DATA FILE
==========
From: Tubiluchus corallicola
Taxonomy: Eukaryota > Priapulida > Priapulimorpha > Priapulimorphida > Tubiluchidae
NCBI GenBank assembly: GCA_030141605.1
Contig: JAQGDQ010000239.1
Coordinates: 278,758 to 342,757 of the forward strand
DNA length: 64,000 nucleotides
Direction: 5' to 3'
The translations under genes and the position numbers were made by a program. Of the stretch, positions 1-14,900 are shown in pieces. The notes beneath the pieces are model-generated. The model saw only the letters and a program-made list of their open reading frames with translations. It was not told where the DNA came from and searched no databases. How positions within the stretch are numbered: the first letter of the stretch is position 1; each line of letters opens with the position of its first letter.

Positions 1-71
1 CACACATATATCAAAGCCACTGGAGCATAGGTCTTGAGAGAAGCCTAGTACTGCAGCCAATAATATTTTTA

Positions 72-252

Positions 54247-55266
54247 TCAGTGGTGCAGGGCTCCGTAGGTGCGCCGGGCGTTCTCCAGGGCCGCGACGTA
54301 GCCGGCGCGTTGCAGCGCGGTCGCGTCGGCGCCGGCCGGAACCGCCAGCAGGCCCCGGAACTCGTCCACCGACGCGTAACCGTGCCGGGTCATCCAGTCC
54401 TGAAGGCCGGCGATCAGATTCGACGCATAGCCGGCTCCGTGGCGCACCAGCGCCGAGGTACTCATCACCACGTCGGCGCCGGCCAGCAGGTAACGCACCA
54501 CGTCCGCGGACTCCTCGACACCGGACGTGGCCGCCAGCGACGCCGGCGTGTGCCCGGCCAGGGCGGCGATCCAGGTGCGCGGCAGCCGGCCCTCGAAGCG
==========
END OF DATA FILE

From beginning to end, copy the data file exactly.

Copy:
From: Tubiluchus corallicola
Taxonomy: Eukaryota > Priapulida > Priapulimorpha > Priapulimorphida > Tubiluchidae
NCBI GenBank assembly: GCA_030141605.1
Contig: JAQGDQ010000239.1
Coordinates: 278,758 to 342,757 of the forward strand
DNA length: 64,000 nucleotides
Direction: 5' to 3'
The translations under genes and the position numbers were made by a program. Of the stretch, positions 1-14,900 are shown in pieces. The notes beneath the pieces are model-generated. The model saw only the letters and a program-made list of their open reading frames with translations. It was not told where the DNA came from and searched no databases. How positions within the stretch are numbered: the first letter of the stretch is position 1; each line of letters opens with the position of its first letter.

Positions 1-71
1 CACACATATATCAAAGCCACTGGAGCATAGGTCTTGAGAGAAGCCTAGTACTGCAGCCAATAATATTTTTA

Positions 72-252

Positions 54247-55266
54247 TCAGTGGTGCAGGGCTCCGTAGGTGCGCCGGGCGTTCTCCAGGGCCGCGACGTA
54301 GCCGGCGCGTTGCAGCGCGGTCGCGTCGGCGCCGGCCGGAACCGCCAGCAGGCCCCGGAACTCGTCCACCGACGCGTAACCGTGCCGGGTCATCCAGTCC
54401 TGAAGGCCGGCGATCAGATTCGACGCATAGCCGGCTCCGTGGCGCACCAGCGCCGAGGTACTCATCACCACGTCGGCGCCGGCCAGCAGGTAACGCACCA
54501 CGTCCGCGGACTCCTCGACACCGGACGTGGCCGCCAGCGACGCCGGCGTGTGCCCGGCCAGGGCGGCGATCCAGGTGCGCGGCAGCCGGCCCTCGAAGCG